Elon Musk’s Tesla Cybertruck remained unimpressive to unsupportive skeptics, who were critical about Tesla’s pickup truck even before it was unveiled. Unsurprisingly, the skeptics did not change their minds about the CYBRTRK and the impact it could make for Tesla in America's pickup truck market.
Little is known about Elon Musk’s CYBRTRK. Tesla’s CEO has kept everything under wraps for the last seven years since he announced his intentions at creating Tesla's own pickup truck. Musk has done an excellent job of keeping everyone in the dark and even stoked some of the rumors going around about the Cybertruck’s design and capabilities.
Some analysts have already predicted a bleak future for Tesla’s pickup truck. TSLA skeptics on Wall Street have already voiced their concerns about the Cybertruck. CNBC’s Fast Money panel enumerated the majority of analysts' concerns about Elon Musk’s futuristic CYBRTRK. It must be noted that CNBC was voicing the opinions and thoughts of analysts who are skeptical of Tesla’s pickup truck and the company in general.
Now CNBC says the the #Cybertruck is niche market because Trucks only sell in the US— GigaMoonFactory (@xtrmmax) November 21, 2019
Says economies of scale don’t apply because Tesla is a global company
This is after “Tesla's U.S. sales tumbled 39% in the third quarter”$TSLA for the win
Analysts don’t seem to know what to make of Tesla’s Cybertruck, partly because they have no idea how its made and how it will be produced in the future. A member of CNBC's Fast Money panel pointed out that the parts that go into Tesla’s pickup truck are unknown. Besides its parts, Tesla hasn’t said anything about where the Cybertruck will be manufactured or how many units it will produce either. As such, many analysts wonder if the all-electric automaker will produce enough volume of its Cybertruck to make a difference.
Another member of CNBC'spanel noted the CYBRTRK unveiling event would not be a catalyst for TSLA stock. One emphasized the importance of Tesla doing 360K to 400K of deliveries this year and being profitable in the next quarter. He called the Cybertruck event a “sideshow,” and claimed Musk quoted a price tag of US$45K per unit, which he said was unlikely given the Model 3 couldn’t be made for US$35 grand.
The numbers the panel member above mentioned were a little off, and his facts were a bit skewed. Musk placed a price point of US$49K for the Cybertruck to start, and Tesla is selling the off-menu, Standard Range Model 3 for US$35K. Given that the panel member's correlation--or lack thereof--between the Cybertruck and TSLA shares depended on those numbers, one can assume his predictions would change. The inverse of his predictions based on the actual number would be that the Cybetruck sold for at least US$49K could be profitable for Tesla, if made and sold at the right volume.
Elon Musk's Cybertruck unveiling could have gone better, but the pickup truck itself delivered. During a live demonstration of the CYBRTRK's Armor Glass window, a solid steel ball was thrown at it. The window unexpectedly cracked--though not all the way through into the cabin.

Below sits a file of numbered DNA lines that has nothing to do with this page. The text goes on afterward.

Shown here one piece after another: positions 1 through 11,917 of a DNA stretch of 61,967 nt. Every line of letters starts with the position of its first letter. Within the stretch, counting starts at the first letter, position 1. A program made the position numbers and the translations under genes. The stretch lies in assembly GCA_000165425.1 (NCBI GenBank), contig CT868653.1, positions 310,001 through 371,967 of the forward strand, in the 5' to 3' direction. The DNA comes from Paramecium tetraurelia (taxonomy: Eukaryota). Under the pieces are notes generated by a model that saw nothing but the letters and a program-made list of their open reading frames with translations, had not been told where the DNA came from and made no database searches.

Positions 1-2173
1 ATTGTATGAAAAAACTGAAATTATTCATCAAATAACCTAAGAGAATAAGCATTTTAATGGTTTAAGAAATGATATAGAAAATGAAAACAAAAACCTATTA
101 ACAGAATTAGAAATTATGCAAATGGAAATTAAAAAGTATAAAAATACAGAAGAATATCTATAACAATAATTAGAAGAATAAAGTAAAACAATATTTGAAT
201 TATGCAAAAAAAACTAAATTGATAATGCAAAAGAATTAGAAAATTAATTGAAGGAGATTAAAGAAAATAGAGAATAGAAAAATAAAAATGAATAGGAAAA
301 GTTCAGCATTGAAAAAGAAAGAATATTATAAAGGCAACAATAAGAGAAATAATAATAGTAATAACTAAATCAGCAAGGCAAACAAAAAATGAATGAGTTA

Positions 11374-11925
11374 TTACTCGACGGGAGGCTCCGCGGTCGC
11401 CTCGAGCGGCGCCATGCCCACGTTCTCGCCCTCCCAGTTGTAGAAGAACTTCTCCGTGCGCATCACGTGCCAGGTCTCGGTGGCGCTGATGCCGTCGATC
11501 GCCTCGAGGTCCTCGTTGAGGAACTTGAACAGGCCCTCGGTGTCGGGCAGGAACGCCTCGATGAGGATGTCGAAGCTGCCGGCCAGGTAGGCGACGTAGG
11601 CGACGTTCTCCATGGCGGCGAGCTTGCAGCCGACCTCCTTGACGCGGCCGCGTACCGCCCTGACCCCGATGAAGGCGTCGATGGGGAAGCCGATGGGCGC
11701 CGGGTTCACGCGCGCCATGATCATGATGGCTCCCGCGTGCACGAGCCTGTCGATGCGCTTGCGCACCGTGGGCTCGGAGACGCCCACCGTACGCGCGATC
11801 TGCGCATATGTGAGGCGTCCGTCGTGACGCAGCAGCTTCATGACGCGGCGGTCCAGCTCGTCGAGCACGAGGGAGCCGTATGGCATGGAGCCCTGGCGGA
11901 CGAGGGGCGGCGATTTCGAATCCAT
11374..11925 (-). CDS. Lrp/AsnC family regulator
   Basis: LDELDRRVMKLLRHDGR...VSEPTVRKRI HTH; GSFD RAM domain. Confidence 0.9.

Some have taken the fractured window demonstration and the truck's design as a strike against Tesla. Overall, the skeptics remain skeptical, as shown by Credit Suisse analyst Dan Levy's reaction. The skeptics share Levy's opinion of the Cybertruck. However, the Cybertruck's features and specs far outweigh a cracked window and a bold, polarizing, angular design.
Dan Levy of Credit Suisse's note just dropped. "TSLA Cybertruck Unveil: Ford and GM can now breathe easy again"— Dana Hull 👩🏻💻 (@danahull) November 22, 2019
As expected, many media outlets have chosen to focus on a window that couldn't be fully broken by a solid metal ball and the unfamiliar design of the Cybertruck instead of the vehicle's actual merits. Luckily, just as many outlets have focused on the specs and price of Tesla's pickup truck. Starting at US$39,990, the Cybertruck's price is well below expectations. It's a price tag that could convince those on the fence about Tesla's pickup to give it a try.
Tesla's new vehicle will come standard with basic Autopilot and Full Self-Driving capabilities if the owners wish to purchase it. Musk also delivered on some of the promises he's teased throughout the years. The truck is as nimble as a Porsche thanks to its Adaptive Air Suspension. CYBRTRK can go 0-60 in 2.9s and finish a quarter-mile in 10.8s. It is also more powerful than a Ford F-150. The Cybertruck can carry payloads from 3500lbs and tow 7,500lbs to 14,000lbs as well.
According to Loup Ventures, Tesla's Cybertruck might have missed the main pickup market but could attract new customers."The product is a striking departure from the company’s design language and will likely appeal to a small segment of truck buyers along with a small segment of SUV buyers. Over the next few years, traditional pickup-buying contractors may resist Cybertruck’s design," wrote Gene Munster of Loup Ventures.
For the most part, Munster is right. Tesla's vehicles have always drawn customers who can look beyond the now, and the Cybertruck seems to be the same.
Featured Image Credit: Tesla
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